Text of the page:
The cost of racism, part 2(a)

So I was leaving an ethnic community event when I noticed a frazzled white guy walking around kind of aimlessly.  The hood of his car was up.  He approached the one white guy in the parking lot and asked if he had jumper cables.  The white guy said no and walked away.

There were maybe a hundred people in the parking lot.  All with presumably running cars.  Maybe some of them even with jumper cables.  As I got into my jumper-cable-equipped car and drove off, I saw him standing there, looking around frantically.

7 thoughts on “The cost of racism, part 2(a)

  1. Heh. I wonder if he thought that Asians don’t have jumper cables, or if he thought that Asians don’t speak English and so he wouldn’t be able to communicate.

    I like this sub-series. I look forward to 2(b).

  2. I… am finding this series of entries extremely compelling. I don’t actually live these experiences; I just know theoretical and statistical stuff. The little vignettes like this are profoundly sad, but I appreciate the opportunity to read them.

    Thanks.

  3. Restructure! and Cobalt, the sad thing is that I could probably write through (z).

    It struck me as funny and ironic and sad that this white guy had what everybody with car trouble wishes for: a bunch of people nearby with cars.

  4. Hmm, I wonder if this counts as one.

    I was in an explicitly feminist and anti-racist space offline, and the only white woman in our otherwise WOC group ‘introduces’ us to a less-known type of ‘white people’ food, such that knowing about and consuming the food gives Stuff-White-People-Like white people higher status/cultural capital. Instead of responding, “Oh, I haven’t heard of that. Please tell me more about it,” I told her that it was one of my favourites, and gave her a recommendation about trying another (arguably upgraded) version of the food.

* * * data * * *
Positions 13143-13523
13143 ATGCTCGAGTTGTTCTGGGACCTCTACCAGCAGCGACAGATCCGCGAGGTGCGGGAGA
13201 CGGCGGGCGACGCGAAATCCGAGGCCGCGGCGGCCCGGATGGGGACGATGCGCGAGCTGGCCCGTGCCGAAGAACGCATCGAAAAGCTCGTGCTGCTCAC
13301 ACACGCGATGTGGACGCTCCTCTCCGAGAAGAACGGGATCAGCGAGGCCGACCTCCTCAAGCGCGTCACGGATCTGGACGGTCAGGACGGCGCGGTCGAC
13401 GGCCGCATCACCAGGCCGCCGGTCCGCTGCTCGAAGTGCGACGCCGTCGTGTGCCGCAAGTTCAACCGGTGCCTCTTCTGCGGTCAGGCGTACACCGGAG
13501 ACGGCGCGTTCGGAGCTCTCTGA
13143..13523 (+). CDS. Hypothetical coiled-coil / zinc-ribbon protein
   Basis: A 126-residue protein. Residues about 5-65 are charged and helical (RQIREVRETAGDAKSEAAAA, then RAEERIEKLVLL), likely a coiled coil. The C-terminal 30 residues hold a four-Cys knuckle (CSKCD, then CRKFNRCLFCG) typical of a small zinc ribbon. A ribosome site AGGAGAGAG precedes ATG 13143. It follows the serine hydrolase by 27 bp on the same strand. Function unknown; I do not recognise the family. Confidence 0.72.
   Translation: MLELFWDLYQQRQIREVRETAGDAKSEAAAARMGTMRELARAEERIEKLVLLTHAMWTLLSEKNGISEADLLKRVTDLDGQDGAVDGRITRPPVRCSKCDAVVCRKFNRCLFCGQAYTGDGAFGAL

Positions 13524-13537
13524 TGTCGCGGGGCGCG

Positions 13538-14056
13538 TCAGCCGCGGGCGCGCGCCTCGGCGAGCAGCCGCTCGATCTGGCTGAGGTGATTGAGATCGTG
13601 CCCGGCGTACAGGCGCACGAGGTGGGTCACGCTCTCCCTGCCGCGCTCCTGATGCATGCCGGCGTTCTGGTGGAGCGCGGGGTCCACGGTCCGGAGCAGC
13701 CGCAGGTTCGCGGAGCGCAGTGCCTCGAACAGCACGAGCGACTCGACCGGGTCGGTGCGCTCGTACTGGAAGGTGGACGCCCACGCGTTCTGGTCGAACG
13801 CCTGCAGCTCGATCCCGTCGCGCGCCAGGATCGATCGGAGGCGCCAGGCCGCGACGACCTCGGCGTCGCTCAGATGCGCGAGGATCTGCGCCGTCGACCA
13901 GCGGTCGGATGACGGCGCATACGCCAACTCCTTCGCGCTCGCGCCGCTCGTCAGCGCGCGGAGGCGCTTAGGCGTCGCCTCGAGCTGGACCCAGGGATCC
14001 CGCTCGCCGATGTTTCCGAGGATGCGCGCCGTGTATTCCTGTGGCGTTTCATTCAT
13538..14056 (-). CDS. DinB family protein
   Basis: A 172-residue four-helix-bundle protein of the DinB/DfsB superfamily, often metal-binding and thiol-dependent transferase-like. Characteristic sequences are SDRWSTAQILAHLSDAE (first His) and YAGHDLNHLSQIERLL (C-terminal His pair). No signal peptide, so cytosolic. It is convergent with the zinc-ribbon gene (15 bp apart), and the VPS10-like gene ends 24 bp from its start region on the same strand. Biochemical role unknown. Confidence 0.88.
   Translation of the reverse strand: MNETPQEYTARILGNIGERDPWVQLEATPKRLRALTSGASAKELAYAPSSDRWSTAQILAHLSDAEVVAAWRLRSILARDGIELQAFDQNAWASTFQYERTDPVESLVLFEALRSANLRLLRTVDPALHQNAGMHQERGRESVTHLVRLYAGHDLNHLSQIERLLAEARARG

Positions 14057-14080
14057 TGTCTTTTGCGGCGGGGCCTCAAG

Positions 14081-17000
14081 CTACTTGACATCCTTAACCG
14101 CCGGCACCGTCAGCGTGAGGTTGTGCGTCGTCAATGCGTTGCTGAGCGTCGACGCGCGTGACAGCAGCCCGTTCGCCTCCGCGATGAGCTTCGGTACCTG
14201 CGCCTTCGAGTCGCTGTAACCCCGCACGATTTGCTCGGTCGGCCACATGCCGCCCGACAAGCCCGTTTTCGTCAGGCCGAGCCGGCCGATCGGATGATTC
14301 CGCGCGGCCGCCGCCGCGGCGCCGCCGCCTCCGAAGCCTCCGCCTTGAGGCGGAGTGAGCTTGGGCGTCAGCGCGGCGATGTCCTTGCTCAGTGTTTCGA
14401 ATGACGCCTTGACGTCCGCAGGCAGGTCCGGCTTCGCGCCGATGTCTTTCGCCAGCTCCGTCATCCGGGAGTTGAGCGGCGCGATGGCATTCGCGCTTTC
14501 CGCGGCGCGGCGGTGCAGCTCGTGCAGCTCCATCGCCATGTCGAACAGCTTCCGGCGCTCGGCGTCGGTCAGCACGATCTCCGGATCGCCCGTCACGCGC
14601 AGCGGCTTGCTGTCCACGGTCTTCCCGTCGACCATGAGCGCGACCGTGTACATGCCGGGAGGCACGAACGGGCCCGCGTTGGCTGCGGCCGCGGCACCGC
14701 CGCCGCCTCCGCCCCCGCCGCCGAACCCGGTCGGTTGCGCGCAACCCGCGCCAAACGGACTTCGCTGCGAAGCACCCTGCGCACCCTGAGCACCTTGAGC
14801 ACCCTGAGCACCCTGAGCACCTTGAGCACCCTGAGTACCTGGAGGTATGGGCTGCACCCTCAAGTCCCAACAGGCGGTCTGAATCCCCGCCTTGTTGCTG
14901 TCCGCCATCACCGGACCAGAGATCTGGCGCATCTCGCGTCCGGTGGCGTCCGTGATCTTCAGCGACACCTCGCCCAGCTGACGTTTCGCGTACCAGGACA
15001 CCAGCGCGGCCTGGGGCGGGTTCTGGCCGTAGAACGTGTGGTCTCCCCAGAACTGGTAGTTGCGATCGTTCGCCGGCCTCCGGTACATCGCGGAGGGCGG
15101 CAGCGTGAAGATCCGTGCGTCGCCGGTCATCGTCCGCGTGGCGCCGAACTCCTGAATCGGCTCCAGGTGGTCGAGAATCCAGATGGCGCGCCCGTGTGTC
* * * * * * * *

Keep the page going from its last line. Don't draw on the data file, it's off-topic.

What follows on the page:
Unable to comprehend the possibility that she was not the expert in the group about that food, she repeated the name of the food (incorrectly) and asked if I was talking about the same thing. I said yes, and explained in a different way about how the upgraded version is better.

    I was more aware my own hurt and about how she judged me based on my race, but I guess she also got one-upped.

  5. I just want to second how much I am loving this series of posts on the cost of racism. I’ve read the first one a few times already, and I’m going to forward these to some of my friends (white and POC alike). Keep ’em coming.

  6. Add me to the list of people interested in hearing more of these types of musings. Because this is the kind of thing that simply does not happen to me. If I were considering whether to approach this man with an offer to help, I would be thinking of my own safetly as a small white woman; not wondering whether I could be harmed because *I* would be perceived as a threat.

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